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Old 06-08-2019, 02:47 PM   #1
A Traveller
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Registered: Nov 2009
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How to use veracrypt without needing root?


Hi all.

Please see the link below for info on what I wish to achieve.

https://www.pclinuxos.com/forum/inde...,149247.0.html

One of the bits of advice given in reply to the above post was "If you want to use veracrypt, then investigate how to set up sudo for it to allow it to run from your normal account."

I consequently searched the web and found the following post, which seemed relevant, so I followed the instructions and replaced the word 'truecrypt' with 'veracrypt, i.e. the following code.

# chmod 4755 /usr/bin/veracrypt

After doing this, now veracrypt won't even load from the normal terminal. It gives me the following error.

(process:13268): Gtk-WARNING **: 19:31:12.868: This process is currently running setuid or setgid.
This is not a supported use of GTK+. You must create a helper
program instead. For further details, see:

http://www.gtk.org/setuid.html

Refusing to initialize GTK+.


I then tried to fix this by searching the web again and using the following code, but I am still getting the same error.

chmod u+s /usr/bin/veracrypt

Does anyone know how I can get it back to how it was and if so, what the correct way is of achieving what I am looking for?

Any help would be most appreciated as I have NO idea what I'm doing!

Thanks.
 
Old 06-10-2019, 01:00 PM   #2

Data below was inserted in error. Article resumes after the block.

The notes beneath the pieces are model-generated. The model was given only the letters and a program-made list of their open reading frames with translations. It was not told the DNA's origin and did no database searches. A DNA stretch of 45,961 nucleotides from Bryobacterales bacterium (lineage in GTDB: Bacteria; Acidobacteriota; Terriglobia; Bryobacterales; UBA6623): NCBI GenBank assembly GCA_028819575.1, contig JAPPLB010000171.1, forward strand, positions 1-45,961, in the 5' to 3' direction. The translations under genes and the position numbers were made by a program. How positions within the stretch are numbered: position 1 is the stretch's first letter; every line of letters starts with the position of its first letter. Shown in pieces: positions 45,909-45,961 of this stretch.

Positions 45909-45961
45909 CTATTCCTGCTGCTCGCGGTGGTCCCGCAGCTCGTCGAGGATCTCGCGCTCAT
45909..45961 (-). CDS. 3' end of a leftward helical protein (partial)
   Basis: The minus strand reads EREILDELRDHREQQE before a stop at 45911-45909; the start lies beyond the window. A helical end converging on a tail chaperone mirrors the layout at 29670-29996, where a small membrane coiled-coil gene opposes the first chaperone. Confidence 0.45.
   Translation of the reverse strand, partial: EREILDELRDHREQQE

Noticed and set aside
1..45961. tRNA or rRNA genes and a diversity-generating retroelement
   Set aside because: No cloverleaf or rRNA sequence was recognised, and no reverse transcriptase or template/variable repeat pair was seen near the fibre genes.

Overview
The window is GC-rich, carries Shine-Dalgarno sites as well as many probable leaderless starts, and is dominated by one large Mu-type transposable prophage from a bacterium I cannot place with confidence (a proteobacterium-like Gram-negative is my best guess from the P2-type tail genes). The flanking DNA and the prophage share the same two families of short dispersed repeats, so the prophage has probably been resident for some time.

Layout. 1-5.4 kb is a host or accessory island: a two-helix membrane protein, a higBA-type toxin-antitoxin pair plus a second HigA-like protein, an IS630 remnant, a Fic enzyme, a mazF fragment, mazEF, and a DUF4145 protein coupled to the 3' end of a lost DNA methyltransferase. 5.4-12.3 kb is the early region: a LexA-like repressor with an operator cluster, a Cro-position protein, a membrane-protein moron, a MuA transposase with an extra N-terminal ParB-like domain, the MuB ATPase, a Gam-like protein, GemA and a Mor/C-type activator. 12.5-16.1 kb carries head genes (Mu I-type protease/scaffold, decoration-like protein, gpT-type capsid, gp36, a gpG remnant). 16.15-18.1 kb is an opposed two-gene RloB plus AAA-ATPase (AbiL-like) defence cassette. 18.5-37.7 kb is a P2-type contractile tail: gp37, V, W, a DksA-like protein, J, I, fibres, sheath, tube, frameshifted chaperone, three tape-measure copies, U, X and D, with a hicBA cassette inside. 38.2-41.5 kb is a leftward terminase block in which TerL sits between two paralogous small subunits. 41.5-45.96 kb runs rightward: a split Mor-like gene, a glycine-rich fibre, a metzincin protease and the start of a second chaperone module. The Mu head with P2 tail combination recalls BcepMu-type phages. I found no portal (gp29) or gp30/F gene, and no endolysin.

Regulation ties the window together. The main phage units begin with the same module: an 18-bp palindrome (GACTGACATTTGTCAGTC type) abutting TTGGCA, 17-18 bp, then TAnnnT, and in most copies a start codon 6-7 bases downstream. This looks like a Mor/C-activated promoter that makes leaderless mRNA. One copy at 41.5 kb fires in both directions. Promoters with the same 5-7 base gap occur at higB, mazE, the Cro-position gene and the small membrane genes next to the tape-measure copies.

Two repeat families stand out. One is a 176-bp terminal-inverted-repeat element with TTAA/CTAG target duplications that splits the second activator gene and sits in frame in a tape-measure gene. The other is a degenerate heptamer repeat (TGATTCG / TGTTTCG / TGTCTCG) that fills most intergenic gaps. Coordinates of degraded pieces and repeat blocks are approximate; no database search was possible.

MensaWater
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You got the same error after chmod because you were doing essentially the same thing. You can set permissions with octal values (e.g. 4755) or by specifying user/group/other and special bit (e.g. u+s).

You're trying to run a GUI version of veracrypt using setuid/setgid and GTK+ tells you it doesn't allow that.

You could add your program to sudoers (see visudo command) for specific user (e.g. your own login) then run the program with "sudo /usr/bin/veracrypt". That tells it to run as the root user which is not exactly the same as putting the setuid/setgid bit on veracrypt itself. You might run into other issues with DISPLAY and XAUTHORITY if they were set by your login.

Alternatively it appears you can do non-GUI version of veracrypt. Try doing "unset DISPLAY" and see if you get the same error when running veracrypt.

In general putting setuid/setgid on programs is a bad idea. It should be done very seldom. It is better to run things as non-root users if they allow it or if not to run them via sudo which at least requires the password to be re-entered and only gives access to the commands desired.

I haven't used veracrypt myself so can't offer much other assistance.
 
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Old 06-12-2019, 02:51 PM   #3
A Traveller
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Registered: Nov 2009
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Thanks for your reply, MensaWater.